Eventually the Monacans got squeezed between the expanding English colony and their traditional enemies, the Cherokees. By 1700, like so many other tribes before and after them, the Monacans had been just about eliminated from their ancestral territory by wars and smallpox epidemics. At one point the tribe was reduced to fewer than 120 people. But slowly and quietly they have come back. The Monacans now have about 1,400 members, and they have gained a measure of public standing with their official recognition by Virginia.
After the big feed, Monacan elder Eddie Brown participated in a pipe ceremony with the walkers.
He told them that the Monacan people understand very well why we are walking: "This is the time of purification our ancestors spoke of so long ago. Everyone who has eyes can see. The Creator will clean the Earth if we do not. We need to be sharing our understandings and our love with each other." he said. "We understand that this is why you are walking." Then the elder blessed the walk and all the walkers.
The Monacan elders asked the Sunbow walkers to pray for their teacher, a Lakota man named George Whitewolf. He has been having serious health problems in recent weeks.
As it happens, Whitewolf has been helping many of the Monacan people to understand the Siouian traditions that are their heritage. The Lakota people—who nowadays are most closely associated with the far western plains of North America—are close relatives of the eastern based Monacan. Both speak languages from the Siouian family. In fact, The Lakotas, Nakotas, and Dakotas originally migrated from this general territory to the Upper Midwest, then later moved out onto the Plains.
Jim Dunning, a Vietnam veteran and member of the United American Indians of Delaware Valley, called the Sunbow 5 coordinator's office. He wanted to relate to me what has happened to him since he hosted the walkers in his home outside Philadelphia. Jim told me that he has been fired from his job as director of the Governor's Veterans Outreach and Assistance Center, where he worked as an employee of the American Legion. He just got outright canned with damn little explanation. Jim has been director for the last 12 years, and so this was a major shock.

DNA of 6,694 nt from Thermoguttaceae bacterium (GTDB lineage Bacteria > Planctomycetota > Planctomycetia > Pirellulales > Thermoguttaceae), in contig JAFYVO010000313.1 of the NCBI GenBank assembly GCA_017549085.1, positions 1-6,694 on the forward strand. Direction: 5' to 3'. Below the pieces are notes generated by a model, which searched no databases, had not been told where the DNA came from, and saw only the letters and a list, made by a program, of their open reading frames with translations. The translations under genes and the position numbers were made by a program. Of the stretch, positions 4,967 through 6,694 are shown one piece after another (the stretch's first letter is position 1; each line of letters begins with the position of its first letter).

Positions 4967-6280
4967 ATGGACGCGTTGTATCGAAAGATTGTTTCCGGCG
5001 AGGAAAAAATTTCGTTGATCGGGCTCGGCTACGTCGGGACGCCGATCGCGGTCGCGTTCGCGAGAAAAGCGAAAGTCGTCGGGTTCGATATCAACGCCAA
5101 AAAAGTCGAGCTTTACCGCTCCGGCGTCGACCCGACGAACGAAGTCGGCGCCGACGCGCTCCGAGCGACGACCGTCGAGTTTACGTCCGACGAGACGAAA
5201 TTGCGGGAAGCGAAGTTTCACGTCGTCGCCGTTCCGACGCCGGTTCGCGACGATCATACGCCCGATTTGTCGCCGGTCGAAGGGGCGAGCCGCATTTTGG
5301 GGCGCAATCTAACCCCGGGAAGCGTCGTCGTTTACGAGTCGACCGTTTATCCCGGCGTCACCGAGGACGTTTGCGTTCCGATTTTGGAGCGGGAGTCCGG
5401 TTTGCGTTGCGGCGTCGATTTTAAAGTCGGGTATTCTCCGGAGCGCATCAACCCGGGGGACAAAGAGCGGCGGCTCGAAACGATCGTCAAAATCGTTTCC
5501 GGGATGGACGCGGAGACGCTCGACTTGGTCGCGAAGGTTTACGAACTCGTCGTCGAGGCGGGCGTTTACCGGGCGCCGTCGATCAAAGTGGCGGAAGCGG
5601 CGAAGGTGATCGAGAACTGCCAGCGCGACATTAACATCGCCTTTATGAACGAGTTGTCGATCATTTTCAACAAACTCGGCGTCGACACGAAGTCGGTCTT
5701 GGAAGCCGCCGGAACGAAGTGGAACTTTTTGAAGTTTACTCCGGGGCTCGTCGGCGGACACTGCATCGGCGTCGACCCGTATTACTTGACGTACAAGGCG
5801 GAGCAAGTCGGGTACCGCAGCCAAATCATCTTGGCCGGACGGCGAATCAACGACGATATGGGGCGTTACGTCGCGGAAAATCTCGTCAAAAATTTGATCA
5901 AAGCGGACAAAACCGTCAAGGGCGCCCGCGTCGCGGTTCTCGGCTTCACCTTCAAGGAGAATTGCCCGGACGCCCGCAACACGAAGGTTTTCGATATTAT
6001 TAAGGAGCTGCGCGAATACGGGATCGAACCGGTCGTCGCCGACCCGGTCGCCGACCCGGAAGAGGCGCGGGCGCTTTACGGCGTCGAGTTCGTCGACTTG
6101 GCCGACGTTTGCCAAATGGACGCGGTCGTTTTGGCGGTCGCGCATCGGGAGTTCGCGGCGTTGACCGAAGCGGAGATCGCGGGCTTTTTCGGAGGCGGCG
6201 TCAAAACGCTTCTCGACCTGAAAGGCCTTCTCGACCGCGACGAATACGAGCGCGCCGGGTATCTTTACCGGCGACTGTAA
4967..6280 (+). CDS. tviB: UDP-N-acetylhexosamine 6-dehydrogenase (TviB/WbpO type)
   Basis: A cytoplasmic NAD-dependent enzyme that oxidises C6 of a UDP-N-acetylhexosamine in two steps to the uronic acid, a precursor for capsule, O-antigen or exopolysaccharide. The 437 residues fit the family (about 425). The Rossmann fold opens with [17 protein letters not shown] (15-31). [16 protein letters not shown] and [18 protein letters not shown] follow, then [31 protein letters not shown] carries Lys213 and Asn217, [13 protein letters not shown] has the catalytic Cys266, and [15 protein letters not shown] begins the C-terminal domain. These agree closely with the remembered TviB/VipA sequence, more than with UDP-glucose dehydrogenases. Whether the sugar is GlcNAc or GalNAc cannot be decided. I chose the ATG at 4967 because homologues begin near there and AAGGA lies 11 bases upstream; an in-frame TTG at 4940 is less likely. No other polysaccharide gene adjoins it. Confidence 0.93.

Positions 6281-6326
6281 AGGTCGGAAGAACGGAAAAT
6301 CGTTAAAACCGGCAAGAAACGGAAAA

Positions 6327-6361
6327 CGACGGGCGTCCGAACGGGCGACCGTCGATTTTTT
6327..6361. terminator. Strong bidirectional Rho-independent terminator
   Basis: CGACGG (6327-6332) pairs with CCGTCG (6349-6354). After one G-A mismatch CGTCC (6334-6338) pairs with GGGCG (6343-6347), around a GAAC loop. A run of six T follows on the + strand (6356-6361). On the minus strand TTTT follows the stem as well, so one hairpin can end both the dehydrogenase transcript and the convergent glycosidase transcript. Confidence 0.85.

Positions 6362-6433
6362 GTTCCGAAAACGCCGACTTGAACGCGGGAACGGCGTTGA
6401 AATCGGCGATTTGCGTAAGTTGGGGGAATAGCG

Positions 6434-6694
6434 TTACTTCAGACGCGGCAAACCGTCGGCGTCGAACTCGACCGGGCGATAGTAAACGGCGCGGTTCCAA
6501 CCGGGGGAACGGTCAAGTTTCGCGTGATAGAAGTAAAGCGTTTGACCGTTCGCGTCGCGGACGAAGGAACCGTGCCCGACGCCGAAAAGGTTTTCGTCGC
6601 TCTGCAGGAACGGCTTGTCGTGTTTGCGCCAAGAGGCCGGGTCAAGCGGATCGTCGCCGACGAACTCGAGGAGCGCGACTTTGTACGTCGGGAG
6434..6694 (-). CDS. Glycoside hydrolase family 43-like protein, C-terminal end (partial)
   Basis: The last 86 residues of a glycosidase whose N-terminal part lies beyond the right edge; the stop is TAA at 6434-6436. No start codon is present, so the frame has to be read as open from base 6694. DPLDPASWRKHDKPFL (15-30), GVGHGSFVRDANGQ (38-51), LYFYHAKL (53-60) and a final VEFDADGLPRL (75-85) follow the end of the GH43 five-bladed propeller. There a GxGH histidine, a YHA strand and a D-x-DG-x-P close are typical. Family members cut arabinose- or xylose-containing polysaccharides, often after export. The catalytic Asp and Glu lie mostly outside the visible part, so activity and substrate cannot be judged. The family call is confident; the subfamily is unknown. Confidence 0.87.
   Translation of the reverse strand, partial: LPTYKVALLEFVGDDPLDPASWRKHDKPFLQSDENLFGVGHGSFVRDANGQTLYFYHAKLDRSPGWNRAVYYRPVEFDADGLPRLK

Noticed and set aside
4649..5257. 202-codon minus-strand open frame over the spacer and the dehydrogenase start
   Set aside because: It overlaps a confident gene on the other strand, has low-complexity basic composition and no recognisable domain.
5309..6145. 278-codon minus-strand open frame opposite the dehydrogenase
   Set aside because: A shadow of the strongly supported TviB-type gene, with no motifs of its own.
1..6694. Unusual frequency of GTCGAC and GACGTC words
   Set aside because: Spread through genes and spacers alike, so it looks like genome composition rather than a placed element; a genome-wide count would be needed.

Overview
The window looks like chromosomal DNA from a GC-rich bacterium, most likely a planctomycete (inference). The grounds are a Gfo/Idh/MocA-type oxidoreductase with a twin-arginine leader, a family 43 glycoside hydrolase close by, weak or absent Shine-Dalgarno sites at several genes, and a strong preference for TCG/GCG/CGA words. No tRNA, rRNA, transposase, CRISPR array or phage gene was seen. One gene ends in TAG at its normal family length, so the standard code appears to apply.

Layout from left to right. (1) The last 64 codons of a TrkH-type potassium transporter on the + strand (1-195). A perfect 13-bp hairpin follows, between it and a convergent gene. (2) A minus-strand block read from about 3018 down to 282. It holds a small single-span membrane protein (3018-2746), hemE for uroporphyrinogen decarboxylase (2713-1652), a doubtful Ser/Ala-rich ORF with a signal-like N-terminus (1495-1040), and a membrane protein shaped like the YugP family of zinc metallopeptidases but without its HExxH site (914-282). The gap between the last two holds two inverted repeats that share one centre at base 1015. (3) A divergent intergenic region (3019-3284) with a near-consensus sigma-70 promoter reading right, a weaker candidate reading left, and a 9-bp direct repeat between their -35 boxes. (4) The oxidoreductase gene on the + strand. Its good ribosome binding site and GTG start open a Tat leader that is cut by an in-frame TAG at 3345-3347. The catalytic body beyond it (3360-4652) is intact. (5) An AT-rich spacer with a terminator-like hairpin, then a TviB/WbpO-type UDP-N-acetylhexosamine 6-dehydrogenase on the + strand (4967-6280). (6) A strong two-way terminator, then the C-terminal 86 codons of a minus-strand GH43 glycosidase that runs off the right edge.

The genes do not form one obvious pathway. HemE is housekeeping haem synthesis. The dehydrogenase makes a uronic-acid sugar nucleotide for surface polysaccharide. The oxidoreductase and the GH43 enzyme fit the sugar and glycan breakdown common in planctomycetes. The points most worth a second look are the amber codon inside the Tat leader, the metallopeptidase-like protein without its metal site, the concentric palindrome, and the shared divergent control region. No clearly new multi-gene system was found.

While our Sunbow 5 walk was at Jim's place (Day 22), several suspicious men were seen scouting around. Everyone knew that we were—for some reason—being watched. Jim told me he felt that this surveillance was somehow connected to the loss of his job.
Jim mentioned how towards the conclusion of his termination interview at the vet center—allegedly for having taken an "unauthorized absence"—the American Legion official conducting the interview asked him a surprising question: "Hey, what was that walk all about anyway?"
Jim wondered how the official would have learned about our walk, or learned about Jim's hospitality to and support of the walk. Jim told me he feels betrayed and desperate. He is looking for work.
Tom Dostou and I later talked this situation over at some length. He told me he was deeply troubled to hear about Jim, and that he thinks the CIA is monitoring our walk, and trying to create problems for it. Tom said he is sure the CIA was also watching and messing with the walk while we were in Washington, DC.
Copyright 2006 by Steven McFadden
Read Day 46 -- Odyssey of the 8th Fire